Characters of herbs: Verbena herb is the above-ground part of Verbena officinalis. The herb is predominantly cultivated in Eastern Europe. It is collected in the wild and harvested in southeastern Europe. After being cut, the herb is hung in bunches to dry.

 Verbena officinalis:flowers Pharmacological actions: ①.anti-inflammatory and painkilling actions; ②.weak parasympathomimetic; ③.diuretic action; ④.lowers blood pressure; ⑤.anticough properties; ⑥.galactagogue properties, etc.

 A study found iridoid glycosides in the herb, including verbenalin have anti-inflammatory and painkilling actions in laboratory animals. A study found verbenaloside acts as a weak parasympathomimetic in laboratory animals. Vervain has a diuretic action in rats, its component verbenalin lowers blood pressure slightly. A study found that verbenalin has anticough properties. Vervain component aucubin has galactagogue or breast-milk-stimulating properties.

 Verbena officinalis:flower petals Medicinal efficacy: The herb vervain is used as a digestive aid, relaxing tonic, antidepressant, menstruation promoter, expectorant for cold symptoms to clear congestion, diuretic for swelling, and breast milk stimulator. It is good for nervous exhaustion, jaundice, menstrual cramps, headaches including migraines, depression, fever, and minor pains and inflammations. It is used in external formulations for wounds, acne, and skin ulcers. In folk medicine, preparations of Vervain are used for diseases and ailments of the oral and pharyngeal mucosa, such as sore throat, and for diseases of the respiratory tract, such as coughs, asthma, and whooping cough. The herb is used internally for pain, cramps, fatigue, nervous disorders, and digestive disorders. The herb is used externally as a gargle for cold symptoms and for diseases of the oral and pharyngeal cavities. Vervain is also used for antipruritic treatment of skin disease and minor topical burns and for arthritis, rheumatism, dislocations, and contusions.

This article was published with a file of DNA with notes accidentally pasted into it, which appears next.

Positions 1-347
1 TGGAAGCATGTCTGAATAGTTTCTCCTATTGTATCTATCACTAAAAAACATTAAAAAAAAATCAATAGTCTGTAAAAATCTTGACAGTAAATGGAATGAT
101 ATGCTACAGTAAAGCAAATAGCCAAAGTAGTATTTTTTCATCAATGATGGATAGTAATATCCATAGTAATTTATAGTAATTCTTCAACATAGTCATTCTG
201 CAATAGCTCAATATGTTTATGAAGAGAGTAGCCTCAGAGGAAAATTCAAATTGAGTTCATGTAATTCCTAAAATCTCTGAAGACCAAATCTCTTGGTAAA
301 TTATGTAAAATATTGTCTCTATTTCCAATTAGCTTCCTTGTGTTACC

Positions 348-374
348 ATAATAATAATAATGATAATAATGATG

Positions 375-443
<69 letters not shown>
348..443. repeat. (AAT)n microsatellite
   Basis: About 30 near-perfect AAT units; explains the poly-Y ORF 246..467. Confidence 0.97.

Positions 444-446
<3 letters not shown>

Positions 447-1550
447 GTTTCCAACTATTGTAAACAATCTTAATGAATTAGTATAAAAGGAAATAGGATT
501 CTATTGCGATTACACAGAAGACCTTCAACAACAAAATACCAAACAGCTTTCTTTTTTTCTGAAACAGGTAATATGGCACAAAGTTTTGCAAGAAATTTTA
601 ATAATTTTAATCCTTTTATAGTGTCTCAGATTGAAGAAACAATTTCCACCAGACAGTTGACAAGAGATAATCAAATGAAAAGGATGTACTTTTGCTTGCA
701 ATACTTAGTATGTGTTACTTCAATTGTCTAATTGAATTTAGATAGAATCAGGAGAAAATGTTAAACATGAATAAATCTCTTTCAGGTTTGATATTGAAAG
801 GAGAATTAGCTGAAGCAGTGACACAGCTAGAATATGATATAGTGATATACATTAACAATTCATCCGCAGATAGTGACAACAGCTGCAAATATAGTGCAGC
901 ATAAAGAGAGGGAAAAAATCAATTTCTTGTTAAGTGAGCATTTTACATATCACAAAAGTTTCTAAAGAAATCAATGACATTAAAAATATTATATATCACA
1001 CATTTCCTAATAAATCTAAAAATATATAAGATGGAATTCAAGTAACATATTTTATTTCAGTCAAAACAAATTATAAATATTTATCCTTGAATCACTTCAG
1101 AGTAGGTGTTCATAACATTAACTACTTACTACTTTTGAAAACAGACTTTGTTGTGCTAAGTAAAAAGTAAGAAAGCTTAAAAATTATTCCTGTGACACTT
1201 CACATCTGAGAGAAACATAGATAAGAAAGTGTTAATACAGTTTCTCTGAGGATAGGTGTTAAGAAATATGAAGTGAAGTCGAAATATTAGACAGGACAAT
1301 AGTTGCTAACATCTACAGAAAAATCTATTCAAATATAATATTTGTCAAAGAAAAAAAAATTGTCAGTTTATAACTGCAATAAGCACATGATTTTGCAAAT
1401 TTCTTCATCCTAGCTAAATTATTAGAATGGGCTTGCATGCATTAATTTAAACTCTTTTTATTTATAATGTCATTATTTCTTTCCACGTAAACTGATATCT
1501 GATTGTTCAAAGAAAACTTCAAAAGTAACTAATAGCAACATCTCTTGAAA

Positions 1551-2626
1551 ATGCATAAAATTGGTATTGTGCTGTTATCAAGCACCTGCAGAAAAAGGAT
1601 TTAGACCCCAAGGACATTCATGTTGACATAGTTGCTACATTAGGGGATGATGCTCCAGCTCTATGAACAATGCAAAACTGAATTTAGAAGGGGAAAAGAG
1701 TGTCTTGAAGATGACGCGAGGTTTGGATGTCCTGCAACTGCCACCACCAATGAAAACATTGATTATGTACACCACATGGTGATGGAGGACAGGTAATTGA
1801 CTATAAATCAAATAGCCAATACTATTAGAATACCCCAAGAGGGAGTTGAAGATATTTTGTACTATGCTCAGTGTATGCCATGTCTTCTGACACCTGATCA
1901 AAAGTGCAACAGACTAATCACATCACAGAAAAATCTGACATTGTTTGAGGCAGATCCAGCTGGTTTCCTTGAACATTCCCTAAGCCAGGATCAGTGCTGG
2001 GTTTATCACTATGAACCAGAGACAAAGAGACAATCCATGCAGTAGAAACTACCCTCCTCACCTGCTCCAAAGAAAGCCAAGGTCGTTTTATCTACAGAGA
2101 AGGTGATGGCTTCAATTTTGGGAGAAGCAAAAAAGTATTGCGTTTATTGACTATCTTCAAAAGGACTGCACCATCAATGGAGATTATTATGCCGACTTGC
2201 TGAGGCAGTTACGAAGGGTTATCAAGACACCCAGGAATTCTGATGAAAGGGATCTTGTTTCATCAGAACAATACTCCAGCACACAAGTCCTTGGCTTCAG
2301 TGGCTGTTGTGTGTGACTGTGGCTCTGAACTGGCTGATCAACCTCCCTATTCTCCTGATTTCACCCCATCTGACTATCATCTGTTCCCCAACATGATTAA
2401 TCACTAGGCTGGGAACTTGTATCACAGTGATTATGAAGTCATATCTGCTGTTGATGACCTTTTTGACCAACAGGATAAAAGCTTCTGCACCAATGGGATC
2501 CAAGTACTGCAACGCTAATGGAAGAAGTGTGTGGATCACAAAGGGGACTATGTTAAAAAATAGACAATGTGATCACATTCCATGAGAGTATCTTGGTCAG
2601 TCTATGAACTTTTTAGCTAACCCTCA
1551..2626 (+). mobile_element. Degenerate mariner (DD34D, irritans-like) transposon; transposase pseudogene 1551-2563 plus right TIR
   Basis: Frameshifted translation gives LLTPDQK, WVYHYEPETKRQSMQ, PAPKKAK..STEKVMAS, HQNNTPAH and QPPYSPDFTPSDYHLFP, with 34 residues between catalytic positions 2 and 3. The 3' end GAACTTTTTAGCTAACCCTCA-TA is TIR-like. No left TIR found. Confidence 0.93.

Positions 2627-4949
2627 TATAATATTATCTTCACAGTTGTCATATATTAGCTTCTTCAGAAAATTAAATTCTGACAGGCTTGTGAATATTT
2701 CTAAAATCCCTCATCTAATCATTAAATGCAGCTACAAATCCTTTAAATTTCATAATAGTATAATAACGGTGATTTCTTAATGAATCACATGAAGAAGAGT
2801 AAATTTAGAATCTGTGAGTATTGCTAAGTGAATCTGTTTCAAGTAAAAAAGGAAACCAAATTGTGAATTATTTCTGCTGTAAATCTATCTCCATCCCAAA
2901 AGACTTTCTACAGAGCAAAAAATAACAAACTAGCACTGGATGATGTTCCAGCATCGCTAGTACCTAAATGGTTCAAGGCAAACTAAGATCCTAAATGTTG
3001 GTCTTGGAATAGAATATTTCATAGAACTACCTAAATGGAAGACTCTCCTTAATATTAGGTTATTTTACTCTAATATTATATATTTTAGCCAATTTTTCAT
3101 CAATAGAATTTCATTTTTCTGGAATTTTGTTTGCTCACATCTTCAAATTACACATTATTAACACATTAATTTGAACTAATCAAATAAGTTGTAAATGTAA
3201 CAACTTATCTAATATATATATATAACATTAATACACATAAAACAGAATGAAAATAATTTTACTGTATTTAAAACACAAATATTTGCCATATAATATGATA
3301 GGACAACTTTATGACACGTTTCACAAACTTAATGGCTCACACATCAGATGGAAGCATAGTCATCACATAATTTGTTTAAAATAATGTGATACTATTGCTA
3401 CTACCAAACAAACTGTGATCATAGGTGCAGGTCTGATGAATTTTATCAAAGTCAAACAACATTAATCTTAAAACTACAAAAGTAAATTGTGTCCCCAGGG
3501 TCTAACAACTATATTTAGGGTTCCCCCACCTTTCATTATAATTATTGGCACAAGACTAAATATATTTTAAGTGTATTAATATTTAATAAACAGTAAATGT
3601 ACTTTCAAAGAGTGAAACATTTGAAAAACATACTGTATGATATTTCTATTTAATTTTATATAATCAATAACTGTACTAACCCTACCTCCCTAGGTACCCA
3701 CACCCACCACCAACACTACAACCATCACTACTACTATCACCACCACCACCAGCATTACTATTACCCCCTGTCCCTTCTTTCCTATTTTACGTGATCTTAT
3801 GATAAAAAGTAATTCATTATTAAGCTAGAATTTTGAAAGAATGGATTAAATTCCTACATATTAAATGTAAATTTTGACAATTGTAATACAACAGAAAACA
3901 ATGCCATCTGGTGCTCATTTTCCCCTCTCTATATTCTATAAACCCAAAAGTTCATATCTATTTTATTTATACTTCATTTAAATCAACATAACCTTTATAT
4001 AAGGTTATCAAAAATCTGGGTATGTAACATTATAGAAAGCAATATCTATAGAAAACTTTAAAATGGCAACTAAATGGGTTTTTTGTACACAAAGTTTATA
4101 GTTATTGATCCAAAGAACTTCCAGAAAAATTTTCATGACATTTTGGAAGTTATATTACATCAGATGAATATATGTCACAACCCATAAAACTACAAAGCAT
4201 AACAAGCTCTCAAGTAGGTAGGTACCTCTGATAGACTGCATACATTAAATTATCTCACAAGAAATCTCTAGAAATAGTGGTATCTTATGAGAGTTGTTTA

Administration of Vervain (blue vervain): 
Reference: Administration Guide of Vervain (blue vervain)
Herbal classic books: Dosage: An infusion prepared using 1 teaspoon of dried herb in a cup of water is drunk up to four times per day. The liquid herb extract is taken in doses of 2~4 ml. An infusion is prepared by adding 5~20 grams of herb to 1-liter water, for the infusion, take 2~4 grams up to 3 times per day. For the tincture, take 5~10 ml up to 3 times per day. For the liquid extract, take 2~4 ml daily. Vervain must be stored in a dry environment to avoid hydrolytic decomposition of verbenalin.
 Contraindications, Precautions and Adverse Reactions: Vervain poses no known health risks when used in typically recommended doses, but relatively little is known about its potential toxicity, it should be used carefully, and should avoid using in large or excessive amounts. The FDA places Verbena officinalis on its list of food ingredients "Generally Recognized As Safe"(GRAS), but it put Verbena hastata on its formerly maintained list of "Herbs of Undefined Safety".